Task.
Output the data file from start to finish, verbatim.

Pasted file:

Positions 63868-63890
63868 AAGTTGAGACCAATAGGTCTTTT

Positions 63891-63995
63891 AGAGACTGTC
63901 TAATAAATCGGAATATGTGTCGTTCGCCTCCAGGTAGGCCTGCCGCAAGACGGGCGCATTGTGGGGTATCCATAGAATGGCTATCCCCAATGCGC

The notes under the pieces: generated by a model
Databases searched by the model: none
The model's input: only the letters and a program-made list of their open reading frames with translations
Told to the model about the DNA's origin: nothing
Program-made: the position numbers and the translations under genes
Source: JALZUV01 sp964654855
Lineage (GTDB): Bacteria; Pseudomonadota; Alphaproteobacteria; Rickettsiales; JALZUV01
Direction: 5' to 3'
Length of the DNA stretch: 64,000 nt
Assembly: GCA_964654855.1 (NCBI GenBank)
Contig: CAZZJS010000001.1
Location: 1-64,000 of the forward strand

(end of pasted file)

Positions 63868-63890
63868 AAGTTGAGACCAATAGGTCTTTT

Positions 63891-63995
63891 AGAGACTGTC
63901 TAATAAATCGGAATATGTGTCGTTCGCCTCCAGGTAGGCCTGCCGCAAGACGGGCGCATTGTGGGGTATCCATAGAATGGCTATCCCCAATGCGC

The notes under the pieces: generated by a model
Databases searched by the model: none
The model's input: only the letters and a program-made list of their open reading frames with translations
Told to the model about the DNA's origin: nothing
Program-made: the position numbers and the translations under genes
Source: JALZUV01 sp964654855
Lineage (GTDB): Bacteria; Pseudomonadota; Alphaproteobacteria; Rickettsiales; JALZUV01
Direction: 5' to 3'
Length of the DNA stretch: 64,000 nt
Assembly: GCA_964654855.1 (NCBI GenBank)
Contig: CAZZJS010000001.1
Location: 1-64,000 of the forward strand